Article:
I guess I'm just kind of confused on the approach you are taking, clearly you're pretty intelligent based off your vocabulary so maybe I just need it dumbed down for me a little bit.
Maybe it's a little bit of a Socratic approach?
I've known a few people on both sides of the fence: one friend of mine has struggled with his upbringing and blames his parents for a lot of his present difficulties; another was abandoned by his mother while he had to care for a cancer-stricken father (who survived) as a teenager. While the experiences in both cases were negative, they've led in different directions.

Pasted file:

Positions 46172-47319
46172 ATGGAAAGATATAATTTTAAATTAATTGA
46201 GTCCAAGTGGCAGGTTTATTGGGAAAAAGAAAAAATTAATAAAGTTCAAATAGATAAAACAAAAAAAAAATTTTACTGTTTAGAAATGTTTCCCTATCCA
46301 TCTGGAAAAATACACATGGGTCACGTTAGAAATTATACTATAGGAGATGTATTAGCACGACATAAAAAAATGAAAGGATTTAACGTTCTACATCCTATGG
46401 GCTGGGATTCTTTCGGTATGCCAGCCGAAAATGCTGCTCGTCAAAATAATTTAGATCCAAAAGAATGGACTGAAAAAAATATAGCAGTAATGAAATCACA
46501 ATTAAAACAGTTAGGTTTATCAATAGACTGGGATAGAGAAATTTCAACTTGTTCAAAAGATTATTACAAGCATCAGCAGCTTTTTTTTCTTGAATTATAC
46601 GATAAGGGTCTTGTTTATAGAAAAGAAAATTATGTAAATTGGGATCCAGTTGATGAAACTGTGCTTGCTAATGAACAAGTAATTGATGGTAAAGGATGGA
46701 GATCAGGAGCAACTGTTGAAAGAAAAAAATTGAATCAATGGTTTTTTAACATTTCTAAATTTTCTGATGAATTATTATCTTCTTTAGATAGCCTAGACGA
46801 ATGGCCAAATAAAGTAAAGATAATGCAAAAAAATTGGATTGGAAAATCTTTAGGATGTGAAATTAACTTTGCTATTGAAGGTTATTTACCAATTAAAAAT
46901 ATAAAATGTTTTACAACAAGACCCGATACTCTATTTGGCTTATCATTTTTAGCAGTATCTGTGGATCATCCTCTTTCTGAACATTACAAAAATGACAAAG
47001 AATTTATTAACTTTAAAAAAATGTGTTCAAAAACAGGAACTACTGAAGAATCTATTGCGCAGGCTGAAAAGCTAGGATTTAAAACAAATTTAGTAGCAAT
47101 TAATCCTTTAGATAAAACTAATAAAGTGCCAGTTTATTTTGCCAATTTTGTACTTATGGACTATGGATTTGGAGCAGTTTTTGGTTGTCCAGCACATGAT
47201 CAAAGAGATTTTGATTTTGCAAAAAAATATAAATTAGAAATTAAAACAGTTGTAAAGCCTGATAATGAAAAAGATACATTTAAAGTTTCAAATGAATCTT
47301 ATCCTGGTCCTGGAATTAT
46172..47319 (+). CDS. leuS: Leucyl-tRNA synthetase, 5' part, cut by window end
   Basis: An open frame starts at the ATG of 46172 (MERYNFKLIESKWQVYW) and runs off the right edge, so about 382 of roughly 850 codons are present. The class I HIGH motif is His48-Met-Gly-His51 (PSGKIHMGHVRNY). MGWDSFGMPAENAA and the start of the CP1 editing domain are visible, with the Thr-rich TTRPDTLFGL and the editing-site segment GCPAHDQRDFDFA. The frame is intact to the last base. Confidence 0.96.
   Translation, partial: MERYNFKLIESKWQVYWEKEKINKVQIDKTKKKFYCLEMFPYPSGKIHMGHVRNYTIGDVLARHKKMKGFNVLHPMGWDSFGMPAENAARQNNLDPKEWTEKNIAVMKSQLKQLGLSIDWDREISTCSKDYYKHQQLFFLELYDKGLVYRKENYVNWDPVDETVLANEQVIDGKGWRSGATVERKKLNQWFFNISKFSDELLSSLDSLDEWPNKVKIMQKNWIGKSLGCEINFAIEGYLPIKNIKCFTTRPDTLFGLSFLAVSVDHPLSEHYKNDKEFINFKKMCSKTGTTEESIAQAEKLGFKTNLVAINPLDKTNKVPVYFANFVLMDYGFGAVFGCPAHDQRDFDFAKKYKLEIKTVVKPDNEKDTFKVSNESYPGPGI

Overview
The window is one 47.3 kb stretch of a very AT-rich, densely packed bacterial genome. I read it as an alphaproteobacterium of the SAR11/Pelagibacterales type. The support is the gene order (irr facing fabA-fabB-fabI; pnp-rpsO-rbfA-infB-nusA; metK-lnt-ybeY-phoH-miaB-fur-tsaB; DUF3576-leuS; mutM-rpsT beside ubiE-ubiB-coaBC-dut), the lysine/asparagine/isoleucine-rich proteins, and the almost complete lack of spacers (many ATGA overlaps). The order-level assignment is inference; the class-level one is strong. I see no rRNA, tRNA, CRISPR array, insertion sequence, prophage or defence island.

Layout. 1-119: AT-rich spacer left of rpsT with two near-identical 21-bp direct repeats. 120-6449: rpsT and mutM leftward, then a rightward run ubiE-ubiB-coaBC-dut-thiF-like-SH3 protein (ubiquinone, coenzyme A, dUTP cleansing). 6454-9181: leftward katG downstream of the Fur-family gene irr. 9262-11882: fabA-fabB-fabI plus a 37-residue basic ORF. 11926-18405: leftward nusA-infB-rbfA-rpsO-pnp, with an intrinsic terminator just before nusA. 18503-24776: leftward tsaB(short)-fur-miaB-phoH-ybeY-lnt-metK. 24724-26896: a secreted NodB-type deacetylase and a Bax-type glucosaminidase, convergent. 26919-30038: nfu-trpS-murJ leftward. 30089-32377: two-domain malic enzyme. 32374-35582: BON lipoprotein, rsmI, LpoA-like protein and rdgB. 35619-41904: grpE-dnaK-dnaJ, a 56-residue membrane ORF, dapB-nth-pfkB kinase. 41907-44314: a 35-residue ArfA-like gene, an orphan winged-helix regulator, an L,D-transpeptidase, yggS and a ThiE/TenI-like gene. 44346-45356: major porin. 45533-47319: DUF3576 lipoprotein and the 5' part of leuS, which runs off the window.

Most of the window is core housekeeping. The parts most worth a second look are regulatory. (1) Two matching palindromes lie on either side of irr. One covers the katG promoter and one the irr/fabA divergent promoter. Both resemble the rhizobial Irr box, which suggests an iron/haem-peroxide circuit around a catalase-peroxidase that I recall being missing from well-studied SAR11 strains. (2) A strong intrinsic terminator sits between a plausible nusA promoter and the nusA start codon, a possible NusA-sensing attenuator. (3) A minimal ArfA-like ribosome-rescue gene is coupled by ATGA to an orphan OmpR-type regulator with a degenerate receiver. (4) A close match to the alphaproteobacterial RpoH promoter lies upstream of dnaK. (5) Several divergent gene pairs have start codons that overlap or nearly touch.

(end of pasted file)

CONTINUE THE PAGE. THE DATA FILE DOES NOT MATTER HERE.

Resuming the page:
There is a sort of opposition between entitlement and ownership, although it's not always very clear. Entitlement we understand, although perhaps we impute it too easily to others. Ownership, though, is a little more complicated. My fourth grade teacher made my older brother clean up someone else's litter once, which is pretty unfair—he didn't dirty the hallway. But my brother "owned" the school (he wasn't simply entitled to an education), so it was his responsibility to keep it clean. Sometimes ownership means taking responsibility for someone else's actions, not just your own.
I'm guessing that being a parent is like that, and probably so is being a child. At some point you have to own the mistakes of the previous generation—just like they have to own the mistakes of the following—and make different and better choices.